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Reliever Ranks – 6/19

Which relievers might be in line to vulture a save or win today?

Welcome back to the newest edition of our Reliever Ranks series! This will bring you up-to-date bullpen depth charts every morning for the day’s games and makes for an excellent tool for those looking to stream saves or wins. This series runs seven days a week, so check in every morning to get your daily bullpen fix!

 

Notes

 

Transaction and Schedule Notes

 

  • All 30 teams take the field today, but they’re only doing it once.
  • The upcoming Monday (6/20) is a massive travel day, with only nine teams playing (in order of start time): MIA, NYM, CHC, PIT, DET, BOS, NYY, TB, SF, ATL, TOR, CWS, STL, MIL, KC, LAA, ARZ, SD.

 

  • Andrew Heany and Alex Cobb will both be activated from the IL.

 

Yesterday’s Performances

 

CHC 6 – ATL 3

  • Atlanta starter Kyle Wright gave up runs in each of the first three innings, and while his teammates tried to claw back into the game, Colin McHugh gave up his first home run since Opening Day to Rafael Ortega to put them down by four. Jesús Cruz, who pitches almost exclusively in low leverage situations, threw a clean ninth.
  • With closer David Robertson and setup man Mychal Givens were unlikely to be used after back-to-back appearances, the Cubs got to give out two holds yesterday to lesser-known arms: one to former closer Roman Wick, and one to middle reliever Scott Effross. Former Atlantan Chris Martin took the ball in the ninth, giving up one earned run and preserving the win, though he didn’t earn a decision for his efforts. The Cubs are one of few teams playing Monday and should be able to turn back to their preferred late-inning combo of Givens and Robertson.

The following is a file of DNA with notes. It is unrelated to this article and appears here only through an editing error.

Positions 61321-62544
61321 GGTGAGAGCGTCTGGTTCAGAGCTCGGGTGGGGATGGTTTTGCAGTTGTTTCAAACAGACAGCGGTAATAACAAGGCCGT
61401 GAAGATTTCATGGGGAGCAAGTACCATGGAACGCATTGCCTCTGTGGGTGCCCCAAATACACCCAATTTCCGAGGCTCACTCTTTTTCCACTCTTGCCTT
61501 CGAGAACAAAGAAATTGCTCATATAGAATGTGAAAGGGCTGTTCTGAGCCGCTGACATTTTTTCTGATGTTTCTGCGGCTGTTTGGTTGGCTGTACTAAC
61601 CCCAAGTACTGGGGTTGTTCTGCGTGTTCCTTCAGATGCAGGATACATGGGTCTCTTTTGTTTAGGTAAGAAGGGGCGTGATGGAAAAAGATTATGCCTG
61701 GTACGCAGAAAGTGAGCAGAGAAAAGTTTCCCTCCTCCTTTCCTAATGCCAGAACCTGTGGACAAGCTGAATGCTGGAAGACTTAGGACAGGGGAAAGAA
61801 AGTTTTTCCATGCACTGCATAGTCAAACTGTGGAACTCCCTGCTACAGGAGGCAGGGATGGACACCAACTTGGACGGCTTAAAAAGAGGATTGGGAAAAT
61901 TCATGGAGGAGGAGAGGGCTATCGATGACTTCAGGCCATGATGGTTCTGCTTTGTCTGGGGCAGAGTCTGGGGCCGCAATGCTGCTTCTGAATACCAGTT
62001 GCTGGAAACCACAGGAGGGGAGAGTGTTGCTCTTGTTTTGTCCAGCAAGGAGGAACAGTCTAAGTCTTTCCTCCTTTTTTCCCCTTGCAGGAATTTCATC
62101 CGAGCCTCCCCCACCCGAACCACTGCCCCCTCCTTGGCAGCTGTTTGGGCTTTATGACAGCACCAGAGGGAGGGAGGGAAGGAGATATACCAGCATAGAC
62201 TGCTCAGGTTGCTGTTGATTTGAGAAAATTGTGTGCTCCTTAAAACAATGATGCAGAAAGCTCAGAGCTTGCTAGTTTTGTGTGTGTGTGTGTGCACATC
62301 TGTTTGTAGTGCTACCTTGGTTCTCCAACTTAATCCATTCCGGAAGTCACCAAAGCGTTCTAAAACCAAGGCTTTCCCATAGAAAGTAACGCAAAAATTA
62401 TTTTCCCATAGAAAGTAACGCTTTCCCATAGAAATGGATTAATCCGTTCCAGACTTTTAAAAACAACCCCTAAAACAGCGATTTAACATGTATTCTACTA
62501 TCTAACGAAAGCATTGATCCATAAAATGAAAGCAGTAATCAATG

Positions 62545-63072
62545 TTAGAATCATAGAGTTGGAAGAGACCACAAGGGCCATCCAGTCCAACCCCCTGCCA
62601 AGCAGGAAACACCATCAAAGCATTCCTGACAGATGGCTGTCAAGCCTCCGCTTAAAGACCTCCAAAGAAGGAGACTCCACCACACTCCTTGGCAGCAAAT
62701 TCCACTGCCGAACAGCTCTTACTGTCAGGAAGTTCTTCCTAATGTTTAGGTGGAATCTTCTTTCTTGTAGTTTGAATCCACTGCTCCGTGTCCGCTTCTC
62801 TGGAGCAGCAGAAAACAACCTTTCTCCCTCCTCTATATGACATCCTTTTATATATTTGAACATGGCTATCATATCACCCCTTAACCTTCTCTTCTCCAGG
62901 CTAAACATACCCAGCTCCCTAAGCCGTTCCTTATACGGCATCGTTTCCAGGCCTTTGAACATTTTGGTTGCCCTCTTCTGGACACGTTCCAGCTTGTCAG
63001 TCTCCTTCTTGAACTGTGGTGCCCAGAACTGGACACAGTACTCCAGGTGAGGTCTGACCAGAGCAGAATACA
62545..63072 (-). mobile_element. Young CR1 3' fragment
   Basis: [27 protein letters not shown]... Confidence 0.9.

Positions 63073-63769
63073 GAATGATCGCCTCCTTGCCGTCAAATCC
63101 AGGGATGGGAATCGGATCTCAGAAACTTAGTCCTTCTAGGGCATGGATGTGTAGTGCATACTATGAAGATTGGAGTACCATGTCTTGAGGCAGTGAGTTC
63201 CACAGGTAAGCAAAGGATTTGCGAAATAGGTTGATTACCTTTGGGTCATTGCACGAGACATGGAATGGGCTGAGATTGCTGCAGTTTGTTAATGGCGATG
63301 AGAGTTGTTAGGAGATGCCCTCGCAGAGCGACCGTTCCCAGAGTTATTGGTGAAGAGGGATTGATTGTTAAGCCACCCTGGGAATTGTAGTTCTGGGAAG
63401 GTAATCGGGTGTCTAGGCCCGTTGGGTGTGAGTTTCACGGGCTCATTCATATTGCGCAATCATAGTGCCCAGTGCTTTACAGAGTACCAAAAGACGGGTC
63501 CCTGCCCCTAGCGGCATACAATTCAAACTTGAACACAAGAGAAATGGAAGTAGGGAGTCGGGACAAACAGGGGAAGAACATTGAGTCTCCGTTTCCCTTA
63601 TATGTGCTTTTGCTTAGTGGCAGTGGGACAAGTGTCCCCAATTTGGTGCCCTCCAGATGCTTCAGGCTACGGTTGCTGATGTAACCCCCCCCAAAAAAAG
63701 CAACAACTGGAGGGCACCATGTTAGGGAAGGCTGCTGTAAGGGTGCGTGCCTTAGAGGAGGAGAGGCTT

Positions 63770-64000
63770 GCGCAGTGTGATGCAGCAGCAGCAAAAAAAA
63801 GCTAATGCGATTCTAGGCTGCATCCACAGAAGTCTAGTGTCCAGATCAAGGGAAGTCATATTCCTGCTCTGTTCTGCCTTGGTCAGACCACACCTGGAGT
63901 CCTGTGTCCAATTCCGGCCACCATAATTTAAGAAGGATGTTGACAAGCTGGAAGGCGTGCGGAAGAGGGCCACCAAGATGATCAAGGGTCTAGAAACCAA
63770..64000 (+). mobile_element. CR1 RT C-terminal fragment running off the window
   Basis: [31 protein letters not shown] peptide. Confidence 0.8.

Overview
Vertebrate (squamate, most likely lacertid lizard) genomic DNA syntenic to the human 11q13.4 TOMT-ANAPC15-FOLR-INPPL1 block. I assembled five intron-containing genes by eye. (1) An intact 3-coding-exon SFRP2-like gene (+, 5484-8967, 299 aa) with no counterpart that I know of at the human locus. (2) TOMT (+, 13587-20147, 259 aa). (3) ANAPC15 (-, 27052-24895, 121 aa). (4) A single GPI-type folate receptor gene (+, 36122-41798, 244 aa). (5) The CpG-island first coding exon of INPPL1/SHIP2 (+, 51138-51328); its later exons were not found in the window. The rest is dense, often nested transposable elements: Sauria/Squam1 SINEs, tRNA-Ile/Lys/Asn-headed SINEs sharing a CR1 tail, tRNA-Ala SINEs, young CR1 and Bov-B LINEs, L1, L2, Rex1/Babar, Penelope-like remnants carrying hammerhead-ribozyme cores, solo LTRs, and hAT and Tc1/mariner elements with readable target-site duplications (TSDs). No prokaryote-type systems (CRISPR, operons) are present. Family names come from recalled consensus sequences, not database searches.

NYY 4 – TOR 0

  • Michael King came on to toss two innings of relief, picking up his tenth hold while giving up just one hit and one walk and striking out three. Current closer Clay Holmes also got some work, tossing 1.1 clean innings and lowering his ERA to a mind-blowing 0.28 despite not having a chance at a decision. It’s an embarrassment of riches.
  • The combination of David Phelps, Tim Mayza, and Trent Thornton for Toronto did admirable work over 3.3 shutout innings, but it was too little and too late.

 

SF 7 – PIT 5

  • Every pitcher for San Francisco picked up a decision today. Four holds were distributed to John Brebboa, Tyler Rogers, Dominic Leone, and Jake McGee, while Camilo Doval converted his third save in five days, once again needing just 11 pitches to close it out. Leone was the only one to allow any damage (1.0 IP, 2 H, 1 ER, 2 BB, 1 K) due to a home run by big ol’ pinch-hitting southpaw Daniel Vogelbach, but it never really felt like the game was in danger otherwise.
  • The same good news was not present in the Pirates’ pen, with all four relievers they brought in giving up at least one hit. The worst of it came off of Wil Crowe, who earned both a loss and a blown save in a very forgettable two-out outing (0.2 IP, 2 H, 2 ER, 2 BB, 0 K). Crow was called upon much earlier than usual in this one, and while his season numbers and role suggest he’s still a useful piece in SV+H formats, this is David Bednar’s bullpen and he’s the only one you should feel good about.

 

TB 7 – BAL 6

  • Six Rays relievers came on in this one, but the big news was Colin Poche stepping in for his fourth save of the season on 14 pitches. He looks like the best option in this bullpen right now, if you feel you need to have one, throwing that high-spin rising fastball at the top of the zone and getting plenty of hitters to chase at it and swing right under it. FOr what it’s worth, Ryan Thompson blew his second save in three days and is likely out of the late innings for a while.